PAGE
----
Wednesday, July 16, 2008

Defenestration Building

If you're driving around in San Francisco you might come across this odd looking abandoned building with furniture hanging out of its open windows and walls. It is located at the intersection of Howard St and Sixth St. It's called the defenestration building. It was created in 1997 by Brain Goggin and a team of artists (read below for more info).

Eastern side of the building

Northern side of the building

Here I quote the passage from


(Site-specific installation on the corner of 6th and Howard St. in San Francisco)

This multi-disciplinary sculptural mural involves seemingly animated furniture; tables, chairs, lamps, grandfather clocks, a refrigerator, and couches, their bodies bent like centipedes, fastened to the walls and window-sills, their insect-like legs seeming to grasp the surfaces. Against society's expectations, these everyday objects flood out of windows like escapees, out onto available ledges, up and down the walls, onto the fire escapes and off the roof. "DEFENESTRATION" was created with the help of over 100 volunteers.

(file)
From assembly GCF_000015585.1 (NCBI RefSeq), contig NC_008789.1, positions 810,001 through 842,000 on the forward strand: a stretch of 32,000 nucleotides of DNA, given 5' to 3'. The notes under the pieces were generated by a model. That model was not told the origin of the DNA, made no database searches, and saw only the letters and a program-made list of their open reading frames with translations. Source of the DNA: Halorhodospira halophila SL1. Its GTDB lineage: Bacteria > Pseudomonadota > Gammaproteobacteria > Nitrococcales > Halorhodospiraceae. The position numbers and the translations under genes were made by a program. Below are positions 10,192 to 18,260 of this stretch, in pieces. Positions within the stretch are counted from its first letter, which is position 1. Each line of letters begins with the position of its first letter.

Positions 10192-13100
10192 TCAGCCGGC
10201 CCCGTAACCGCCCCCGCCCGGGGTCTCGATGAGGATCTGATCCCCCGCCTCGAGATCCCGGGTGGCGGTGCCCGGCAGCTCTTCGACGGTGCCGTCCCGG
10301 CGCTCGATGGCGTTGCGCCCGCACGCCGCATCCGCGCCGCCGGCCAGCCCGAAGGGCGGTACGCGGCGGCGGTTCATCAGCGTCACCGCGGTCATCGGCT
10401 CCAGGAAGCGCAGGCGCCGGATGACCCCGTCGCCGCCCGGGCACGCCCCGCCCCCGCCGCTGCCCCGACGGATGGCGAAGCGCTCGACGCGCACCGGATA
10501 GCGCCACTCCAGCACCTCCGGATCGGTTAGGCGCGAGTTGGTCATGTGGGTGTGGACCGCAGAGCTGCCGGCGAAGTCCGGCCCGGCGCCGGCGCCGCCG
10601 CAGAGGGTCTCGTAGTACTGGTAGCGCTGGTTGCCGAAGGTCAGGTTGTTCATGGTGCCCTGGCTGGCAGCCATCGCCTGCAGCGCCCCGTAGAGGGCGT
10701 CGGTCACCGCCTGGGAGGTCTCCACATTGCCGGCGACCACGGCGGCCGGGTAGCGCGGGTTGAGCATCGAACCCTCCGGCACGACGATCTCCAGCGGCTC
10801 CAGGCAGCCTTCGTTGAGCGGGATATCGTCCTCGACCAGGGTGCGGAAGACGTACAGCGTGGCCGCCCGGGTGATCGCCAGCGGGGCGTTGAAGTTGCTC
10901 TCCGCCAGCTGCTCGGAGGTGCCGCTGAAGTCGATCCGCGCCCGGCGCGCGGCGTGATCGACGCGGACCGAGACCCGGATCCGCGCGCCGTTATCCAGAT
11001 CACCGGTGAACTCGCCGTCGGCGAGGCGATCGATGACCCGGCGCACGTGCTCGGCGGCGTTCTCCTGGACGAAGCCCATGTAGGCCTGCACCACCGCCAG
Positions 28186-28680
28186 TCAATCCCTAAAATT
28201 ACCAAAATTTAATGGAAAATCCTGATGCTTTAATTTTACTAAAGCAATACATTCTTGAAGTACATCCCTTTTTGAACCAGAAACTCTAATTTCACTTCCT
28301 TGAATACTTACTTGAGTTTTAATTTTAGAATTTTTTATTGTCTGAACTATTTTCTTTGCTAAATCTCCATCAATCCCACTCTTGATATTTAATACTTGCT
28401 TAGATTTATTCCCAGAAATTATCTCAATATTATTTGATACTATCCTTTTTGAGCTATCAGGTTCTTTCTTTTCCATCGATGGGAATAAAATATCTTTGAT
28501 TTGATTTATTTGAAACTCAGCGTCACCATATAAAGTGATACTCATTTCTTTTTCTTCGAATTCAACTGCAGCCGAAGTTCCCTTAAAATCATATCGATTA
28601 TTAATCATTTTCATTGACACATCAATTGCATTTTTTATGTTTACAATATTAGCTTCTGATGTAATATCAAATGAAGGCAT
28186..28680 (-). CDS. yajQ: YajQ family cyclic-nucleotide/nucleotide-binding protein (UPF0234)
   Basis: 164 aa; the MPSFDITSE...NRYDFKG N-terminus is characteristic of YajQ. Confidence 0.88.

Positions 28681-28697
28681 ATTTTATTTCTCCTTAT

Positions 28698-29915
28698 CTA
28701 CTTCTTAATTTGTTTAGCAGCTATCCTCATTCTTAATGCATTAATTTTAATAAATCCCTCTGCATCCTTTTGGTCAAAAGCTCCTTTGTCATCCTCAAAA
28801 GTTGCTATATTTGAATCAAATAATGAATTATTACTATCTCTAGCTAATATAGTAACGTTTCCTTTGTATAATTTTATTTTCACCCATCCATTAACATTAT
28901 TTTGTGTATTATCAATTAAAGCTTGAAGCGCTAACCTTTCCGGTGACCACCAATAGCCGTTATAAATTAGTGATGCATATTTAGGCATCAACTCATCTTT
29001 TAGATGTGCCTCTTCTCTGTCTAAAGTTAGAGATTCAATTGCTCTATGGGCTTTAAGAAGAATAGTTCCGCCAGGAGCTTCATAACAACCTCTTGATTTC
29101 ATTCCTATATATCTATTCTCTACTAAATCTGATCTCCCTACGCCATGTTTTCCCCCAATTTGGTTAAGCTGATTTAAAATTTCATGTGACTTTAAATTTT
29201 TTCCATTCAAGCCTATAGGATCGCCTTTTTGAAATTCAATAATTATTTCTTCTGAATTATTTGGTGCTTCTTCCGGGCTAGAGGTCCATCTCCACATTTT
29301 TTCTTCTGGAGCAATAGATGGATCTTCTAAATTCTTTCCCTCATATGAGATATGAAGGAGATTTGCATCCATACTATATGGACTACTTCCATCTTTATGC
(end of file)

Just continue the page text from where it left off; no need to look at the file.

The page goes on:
The concept of "DEFENESTRATION", a word literally meaning "to throw out of a window," is embodied by the both the site and staging of this installation. Located at the corner of Sixth and Howard Streets in San Francisco in an abandoned four-story tenement building, the site is part of a neighborhood that historically has faced economic challenge and has often endured the stigma of skid row status. Reflecting the harsh experience of many members of the community, the furniture is also of the streets, cast-off and unappreciated. The simple, unpretentious beauty and humanity of these downtrodden objects is reawakened through the action of the piece. The act of "throwing out" becomes an uplifting gesture of release, inviting reflection on the spirit of the people we live with, the objects we encounter, and the places in which we live.

  • More defenestration photos
  • Flickr defenestration photos

    Location of the building:

    View Larger Map
  • No comments: